In physics, recall that a state of a physical system is (in the Bayesian interpretation) a specification of the information that one might have about the system (typically relative to some fixed background information). States form (at least) a poset where $\psi \leq \phi$ means that $\phi$ contains all of the information of $\psi$ (and possibly more). A pure state is a maximal element of this poset: a state that specifies as much information as possible about the system. A mixed state is a state that is not pure.
Fairly generally, a physical system has a complex $C^*$-algebra $A$ of observables and a state is a positive-semidefinite linear operator $\rho\colon A \to \mathbb{C}$ such that $\rho(1) = 1$. We might write $\rho$ as a convex-linear combination of two other states:
where necessarily $0 \leq a, b \leq 1$ and $a + b = 1$.
The state $\rho$ is pure if, whenever (1) holds for $\sigma \neq \tau$, then either $a = 0$ (hence $b = 1$ and $\rho = \tau$) or $a = 1$ (hence $b = 0$ and $\rho = \sigma$); conversely, $\rho$ is mixed if we ever have (1) for $\sigma \neq \tau$ and $0 \lt a \lt 1$ (hence $0 \lt b \lt 1$ and $\rho \neq \sigma, \tau$).
Really, this definition makes sense as long as the states form a convex space.
To define when one state gives at least as much information as another (the partial order from the Idea section), let $\rho \leq \sigma$ mean that the mutual information? $I(\rho,\sigma)$ equals the entropy $H(\rho)$, or equivalently that the conditional entropy $H(\rho|\sigma)$ is zero. (In the classical case, this partial order is attributed to Shannon (1953), which I have not read, by Li & Chong (2011), which I have only skimmed.) The maximal elements under this partial order should be precisely the pure states, but the direct definition of pure states is much simpler.
I need to check this claim. —Toby
If $A$ is the algebra of continuous complex-valued functions on some compactum $X$, then the pure states on $A$ correspond precisely to the points in $X$; so pure states here are the states of classical mechanics (at least for a compact phase space). The mixed states, however, correspond more generally to Radon probability measures on $X$, with the pure states as the Dirac delta measure?s.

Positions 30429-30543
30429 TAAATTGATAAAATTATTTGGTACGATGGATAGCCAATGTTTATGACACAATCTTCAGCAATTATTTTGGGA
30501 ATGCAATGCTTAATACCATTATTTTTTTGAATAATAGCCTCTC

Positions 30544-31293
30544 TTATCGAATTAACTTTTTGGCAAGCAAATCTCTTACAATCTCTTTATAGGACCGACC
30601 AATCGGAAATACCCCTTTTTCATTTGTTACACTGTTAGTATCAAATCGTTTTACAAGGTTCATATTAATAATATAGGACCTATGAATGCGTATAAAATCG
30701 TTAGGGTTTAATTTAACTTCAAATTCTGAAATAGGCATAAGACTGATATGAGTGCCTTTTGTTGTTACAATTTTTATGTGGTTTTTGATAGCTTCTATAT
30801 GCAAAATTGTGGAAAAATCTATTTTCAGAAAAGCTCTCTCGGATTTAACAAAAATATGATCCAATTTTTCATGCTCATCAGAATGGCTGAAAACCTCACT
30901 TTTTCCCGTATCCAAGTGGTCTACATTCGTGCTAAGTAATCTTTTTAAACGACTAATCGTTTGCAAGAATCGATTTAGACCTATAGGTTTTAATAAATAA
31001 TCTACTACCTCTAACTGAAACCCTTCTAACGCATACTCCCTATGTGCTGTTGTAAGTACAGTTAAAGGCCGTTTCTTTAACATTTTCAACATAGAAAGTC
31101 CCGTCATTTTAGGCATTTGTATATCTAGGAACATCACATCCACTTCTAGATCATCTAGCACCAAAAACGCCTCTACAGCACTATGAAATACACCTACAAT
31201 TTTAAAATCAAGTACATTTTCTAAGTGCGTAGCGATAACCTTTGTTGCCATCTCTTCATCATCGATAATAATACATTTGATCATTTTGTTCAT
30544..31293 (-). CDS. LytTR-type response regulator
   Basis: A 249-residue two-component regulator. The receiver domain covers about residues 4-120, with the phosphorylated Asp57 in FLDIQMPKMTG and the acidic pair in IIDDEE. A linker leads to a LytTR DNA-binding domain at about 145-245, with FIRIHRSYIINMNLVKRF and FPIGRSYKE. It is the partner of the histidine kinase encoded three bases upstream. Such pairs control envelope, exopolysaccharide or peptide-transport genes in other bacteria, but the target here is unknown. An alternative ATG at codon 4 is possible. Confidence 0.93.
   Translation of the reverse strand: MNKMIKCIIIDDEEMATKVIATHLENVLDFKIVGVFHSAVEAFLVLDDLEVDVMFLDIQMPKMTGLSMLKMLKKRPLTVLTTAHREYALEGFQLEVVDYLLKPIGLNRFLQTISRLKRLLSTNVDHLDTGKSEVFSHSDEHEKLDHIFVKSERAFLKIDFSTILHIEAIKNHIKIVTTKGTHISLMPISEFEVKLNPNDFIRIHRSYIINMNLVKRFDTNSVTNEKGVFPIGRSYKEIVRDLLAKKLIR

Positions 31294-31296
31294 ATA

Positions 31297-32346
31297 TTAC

On the other hand, if $A$ is the algebra of all bounded operators on some Hilbert space $H$, then the pure states on $A$ correspond precisely to the rays in $H$, as is usual in quantum mechanics. The mixed states, however, correspond more generally to density matrices on $H$, with the pure states those matrices of the form ${|\psi\rangle}{\langle\psi|}$ for some unit vector ${|\psi\rangle}$.
In any case, a pure state is a state of maximal information, while a mixed state is a state with less than maximal information. In the classical case, we may say that a pure state is a state of complete information, but this does not work in the quantum case; from the perspective of the information-theoretic or Bayesian interpretation of quantum physics, this inability to have complete information, even when having maximal information, is the key feature of quantum physics that distinguishes it from classical physics.
Not really references on this subject, but ones referred to in the text:
Claude Shannon (1953): The lattice theory of information, IEEE Transactions on Information Theory 1, 105–107.
Hua Li and Edwin Chong (2011): On a connection between information and group lattices, Entropy 13, 683–708; web.